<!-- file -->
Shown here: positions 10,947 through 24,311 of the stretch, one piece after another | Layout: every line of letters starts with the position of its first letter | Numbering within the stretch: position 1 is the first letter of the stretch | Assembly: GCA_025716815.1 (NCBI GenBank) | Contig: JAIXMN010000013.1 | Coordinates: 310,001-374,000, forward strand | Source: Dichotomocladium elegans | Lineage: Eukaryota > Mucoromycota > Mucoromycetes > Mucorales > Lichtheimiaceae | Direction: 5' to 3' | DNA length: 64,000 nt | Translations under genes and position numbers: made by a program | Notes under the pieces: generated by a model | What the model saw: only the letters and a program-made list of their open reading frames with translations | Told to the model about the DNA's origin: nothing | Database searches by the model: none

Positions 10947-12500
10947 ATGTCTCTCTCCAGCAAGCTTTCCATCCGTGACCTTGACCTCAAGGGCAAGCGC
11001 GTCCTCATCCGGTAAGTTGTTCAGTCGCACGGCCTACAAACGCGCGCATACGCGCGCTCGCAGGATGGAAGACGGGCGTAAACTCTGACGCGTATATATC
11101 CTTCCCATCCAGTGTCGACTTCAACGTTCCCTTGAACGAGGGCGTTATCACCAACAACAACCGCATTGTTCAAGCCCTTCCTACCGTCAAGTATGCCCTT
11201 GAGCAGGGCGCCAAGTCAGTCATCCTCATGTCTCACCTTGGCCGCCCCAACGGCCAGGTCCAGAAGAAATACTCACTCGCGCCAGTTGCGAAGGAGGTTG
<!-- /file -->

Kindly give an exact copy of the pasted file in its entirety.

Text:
Shown here: positions 10,947 through 24,311 of the stretch, one piece after another | Layout: every line of letters starts with the position of its first letter | Numbering within the stretch: position 1 is the first letter of the stretch | Assembly: GCA_025716815.1 (NCBI GenBank) | Contig: JAIXMN010000013.1 | Coordinates: 310,001-374,000, forward strand | Source: Dichotomocladium elegans | Lineage: Eukaryota > Mucoromycota > Mucoromycetes > Mucorales > Lichtheimiaceae | Direction: 5' to 3' | DNA length: 64,000 nt | Translations under genes and position numbers: made by a program | Notes under the pieces: generated by a model | What the model saw: only the letters and a program-made list of their open reading frames with translations | Told to the model about the DNA's origin: nothing | Database searches by the model: none

Positions 10947-12500
10947 ATGTCTCTCTCCAGCAAGCTTTCCATCCGTGACCTTGACCTCAAGGGCAAGCGC
11001 GTCCTCATCCGGTAAGTTGTTCAGTCGCACGGCCTACAAACGCGCGCATACGCGCGCTCGCAGGATGGAAGACGGGCGTAAACTCTGACGCGTATATATC
11101 CTTCCCATCCAGTGTCGACTTCAACGTTCCCTTGAACGAGGGCGTTATCACCAACAACAACCGCATTGTTCAAGCCCTTCCTACCGTCAAGTATGCCCTT
11201 GAGCAGGGCGCCAAGTCAGTCATCCTCATGTCTCACCTTGGCCGCCCCAACGGCCAGGTCCAGAAGAAATACTCACTCGCGCCAGTTGCGAAGGAGGTTG